Today we have the second part of our commonly reproduced antiques list. I hope you learned a little from the first list without feeling too discouraged. Knowledge is power, and I was reminded of that Monday night while I watched the Antiques Roadshow. A woman bought a fancy jeweled egg she thought was a genuine Faberge egg for $15,000. It turned out to be a fake, and was appraised at about $4,000. Just for the record, I've never spent that much on any vintage item myself, and probably never will, but if I ever did, I'd have all sorts of questions before I laid my cash down!
Cigar Store Figures: There are lots of wooden imports from Thailand and the Phillippines being sold as genuine antiques. Beware of the cigar store Indian that's made from a tropical looking wood. Smaller carved roosters, pigs, and frogs are quite attractive and cute but are not old.
The carved cigar store Indians and other figures below are proudly hand carved as new replicas from "monkey pod" wood in Thailand. Unscrupulous sellers may try to pass them off as authentic antiques:
Photo Credit: Sandsantiques.com
Buckets with metal handles are commonly imported from China and sold as American antique well buckets. Just remember that if it's a genuine American item, it would have been made from materials on hand here in the U.S. at the time, so the wood should be identifiable. Things from long ago won't have signs of artificial aging, like dark speckles all over the paint, either.
Below is a common Asian import that is often passed off as an antique. There's no use wear on the handle where the paint would surely have worn away if it were old:
Cast Iron Mechanical banks: Original, old cast iron banks are real treasures. They were very cleverly designed, and so charming. You should be aware that many of the originals from the late 1800's were reproduced by the Book of Knowledge Encyclopedias in the 1950's, like the Trick Dog Bank. The example below is newer:
Here's a genuine Trick Dog bank from the late 1800's. You can see the difference in the paint and that special aged look. That's called "patina", I do believe!
The Book of Knowledge repros are collectible in their own right, but should not be confused with the original antique banks. Other, even newer reproductions are still being made. I've seen the Trick Dog with a "Made in Taiwan" mark on the bottom. The quality is just not the same. The cast iron sections won't fit smoothly together, and the surface will have a grainy texture rather than smooth like the older pieces. The paint might not show use wear like a well-used old bank would.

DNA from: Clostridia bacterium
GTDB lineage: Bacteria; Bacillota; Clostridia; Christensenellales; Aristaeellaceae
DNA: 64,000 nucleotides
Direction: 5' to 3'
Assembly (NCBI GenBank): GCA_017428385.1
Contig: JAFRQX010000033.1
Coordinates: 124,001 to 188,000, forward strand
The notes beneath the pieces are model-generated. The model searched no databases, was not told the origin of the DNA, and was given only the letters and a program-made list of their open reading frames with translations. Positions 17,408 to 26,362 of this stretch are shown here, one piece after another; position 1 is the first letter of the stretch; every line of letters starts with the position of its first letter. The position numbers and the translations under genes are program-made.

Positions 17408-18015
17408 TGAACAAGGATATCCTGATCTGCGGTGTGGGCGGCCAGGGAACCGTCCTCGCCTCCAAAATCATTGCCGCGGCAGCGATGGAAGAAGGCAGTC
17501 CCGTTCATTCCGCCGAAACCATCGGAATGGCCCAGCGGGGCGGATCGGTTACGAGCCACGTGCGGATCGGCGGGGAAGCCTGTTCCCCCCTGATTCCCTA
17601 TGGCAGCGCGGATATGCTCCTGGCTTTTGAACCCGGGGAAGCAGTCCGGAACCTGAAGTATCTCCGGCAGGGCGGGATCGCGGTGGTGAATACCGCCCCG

Here's a repro cast iron elephant bank. He's cute, but the paint is thin, too bright, and doesn't show any wear:
For comparison, look how this genuine antique building bank's red and yellow paint has a thicker, richer look to it, and that aged patina that the elephant bank totally lacks:
Depression Glass: Some of the popular patterns of depression glass have been reproduced, such as Cherry Blossom. The best way to study up on this is to peruse a price guide for Depression Glass, available in the library, book store, or antique mall. They will usually have a chapter listing commonly reproduced patterns and colors. Martha Stewart has reproduced jadite, and you can see what items by locating her catalog. Cake stands are a popular reproduced jadite item.
Tiffany Lamps: There have been numerous companies reproducing some of Louis Comfort Tiffany's famously beautiful lamps. His signature is even forged on pieces as they often point out on the Antiques Roadshow. There is a company called Dale Tiffany that is still in business, making new leaded glass lamps. Being familiar with their designs will help you determine if the garage sale "Tiffany" lamp is old (probably not) or new.
Recently made Dale Tiffany Dragonfly Lamp:
Miscellaneous: There are companies that sell rather nice looking reproduction antique items including bicycles, baby carriages, trade signs, and diving helmets to gift shops and restaurants who want to establish a vintage look. These items slip into auctions and flea markets regularly and can fool people. This horse/tricycle pops up every so often, with people insisting it belonged to their grandmother. If it did, she bought it in the 1970's or later:
Reproduced tin signs are all over the place. Beware of Coca Cola collectibles, trays, and all of the examples below. They are all repros. They aren't being sold as genuine old signs in the picture below, but eventually they could be:
Carpet Balls: You might remember from one of my past educational posts that this is a carpet ball, part of an indoor croquet-type game:
Carpet balls are reproduced and sold on eBay, and although they aren't intended to deceive the buyer, somewhere down the line they could end up being sold as "antique" carpet balls:
My number one recommendation to avoid making costly mistakes is to buy antiques from a reputable dealer. For example, if I ever discovered something I sold to a customer was a reproduction, I would issue a refund without hesitation. At the Antiques Market of Williamston and the Livingston Antique Outlet here in Michigan, we guarantee our items are marked properly!